What does living an authentic life mean to you? My next guest in the Ageing Well, Living Well series, the lovely Jan Wild from Retiring, Not Shy!, explains what living an authentic life means to her and why it is a vital ingredient to our long term happiness and well being. I’ve know Jan for a few years now and admire her passion for providing positive ways and resources to embrace all aspects of Retirement. She also has a passion for fashion and I look forward to her fashion of the day posts on Instagram. You can connect with Jan through the links at the end of her article.
Ageing Well living an authentic life
What does it mean to age well and to live well in our later years (however we define ‘later years’)?
I suspect that in many ways the answer is as individual as we each are, but there are definitely some markers for ageing well
Perhaps I should start with what it isn’t; it isn’t a one size fits all. We see media images of ageing well (and of ageing badly) and it is easy to be conned into thinking that we need to match some or all of those positive images. The images are often somewhat extreme – women dressed a la Iris Apfel, men running marathons, you know the ones I mean. But the truth is for most of us living well and ageing well is much more mainstream. Don’t get me wrong, if your definition of ageing well fits those iconic models then go for it, you already know your answer and you probably don’t really need to be reading this post.
For me ageing well is about being authentic, because
only when we are authentic are we truly happy, and our middle years and beyond offer us the opportunity to really find ourselves and our unique voices.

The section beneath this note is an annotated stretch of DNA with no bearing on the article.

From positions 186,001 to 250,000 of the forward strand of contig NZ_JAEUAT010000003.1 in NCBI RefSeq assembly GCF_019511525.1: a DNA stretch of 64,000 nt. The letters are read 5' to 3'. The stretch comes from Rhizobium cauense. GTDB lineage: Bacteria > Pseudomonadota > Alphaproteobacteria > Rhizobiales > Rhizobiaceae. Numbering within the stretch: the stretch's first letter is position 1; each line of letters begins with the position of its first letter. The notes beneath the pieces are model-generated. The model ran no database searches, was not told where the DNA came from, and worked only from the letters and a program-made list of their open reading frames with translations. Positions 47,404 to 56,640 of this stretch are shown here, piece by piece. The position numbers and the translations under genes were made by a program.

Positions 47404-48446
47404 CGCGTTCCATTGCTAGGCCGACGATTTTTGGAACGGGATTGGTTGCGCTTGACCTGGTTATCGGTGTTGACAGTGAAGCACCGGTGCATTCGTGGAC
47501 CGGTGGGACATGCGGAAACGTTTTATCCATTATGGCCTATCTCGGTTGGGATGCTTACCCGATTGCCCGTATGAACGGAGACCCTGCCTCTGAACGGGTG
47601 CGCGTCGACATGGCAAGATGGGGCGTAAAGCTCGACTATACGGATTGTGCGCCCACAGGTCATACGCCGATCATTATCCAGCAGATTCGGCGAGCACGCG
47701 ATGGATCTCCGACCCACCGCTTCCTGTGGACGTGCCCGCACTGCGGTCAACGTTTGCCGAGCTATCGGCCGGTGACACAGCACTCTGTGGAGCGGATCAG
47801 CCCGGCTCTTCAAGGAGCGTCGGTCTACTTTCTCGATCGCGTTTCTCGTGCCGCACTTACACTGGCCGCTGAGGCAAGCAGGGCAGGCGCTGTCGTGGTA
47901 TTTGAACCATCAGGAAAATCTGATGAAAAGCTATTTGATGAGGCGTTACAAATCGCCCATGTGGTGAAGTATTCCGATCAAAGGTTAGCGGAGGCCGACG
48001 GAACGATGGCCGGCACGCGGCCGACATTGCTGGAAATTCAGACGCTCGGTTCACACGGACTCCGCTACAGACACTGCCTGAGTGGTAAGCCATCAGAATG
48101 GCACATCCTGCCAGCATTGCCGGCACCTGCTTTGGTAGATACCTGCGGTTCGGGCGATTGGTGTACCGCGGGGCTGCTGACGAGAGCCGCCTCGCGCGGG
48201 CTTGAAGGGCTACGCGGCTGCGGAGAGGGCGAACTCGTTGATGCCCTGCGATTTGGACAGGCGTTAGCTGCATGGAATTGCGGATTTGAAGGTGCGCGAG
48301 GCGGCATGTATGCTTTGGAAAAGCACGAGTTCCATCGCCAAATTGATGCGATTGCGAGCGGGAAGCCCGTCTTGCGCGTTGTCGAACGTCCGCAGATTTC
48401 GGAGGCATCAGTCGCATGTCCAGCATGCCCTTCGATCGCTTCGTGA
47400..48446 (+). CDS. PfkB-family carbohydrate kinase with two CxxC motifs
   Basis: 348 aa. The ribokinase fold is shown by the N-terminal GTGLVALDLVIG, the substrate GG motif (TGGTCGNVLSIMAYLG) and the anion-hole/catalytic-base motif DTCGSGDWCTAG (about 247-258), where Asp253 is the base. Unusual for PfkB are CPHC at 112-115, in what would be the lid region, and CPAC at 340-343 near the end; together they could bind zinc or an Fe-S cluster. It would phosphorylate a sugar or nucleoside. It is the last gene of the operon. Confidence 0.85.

How do we find our authentic selves?
We can only be truly authentic when we take into account and nurture all aspects of our selves; those being our physical, our mental, our emotional and our spiritual selves.
Stop right there, where did your thoughts go when you read those four aspects?
Did you immediately think oh yes, I need to work on my physical fitness, or I should meditate more often, I should read better literature, I need to work on my relationships?
Any or all of those may be the case but I want you to consider whether you are looking at those selves from the point of view of your uniqueness or rather in comparison to others? If the latter, then you are not honouring your authentic self but rather you are seeking to attain some idealised model of ageing well, or worse perhaps, you have decided that it’s all over and you might as well give up.
Let me give you an example from my own life. I have spent a lot of time over the past two years working on improving my health and fitness. It would be easy for me to look at Sue for example who is a runner, or others who are lifting heavy weights. But neither of those are authentic goals for me: I am not and have never been a runner and I have no desire to be a body builder. But what I can do is create authentic goals for myself and I know they are authentic when my other selves feel comfortable with them.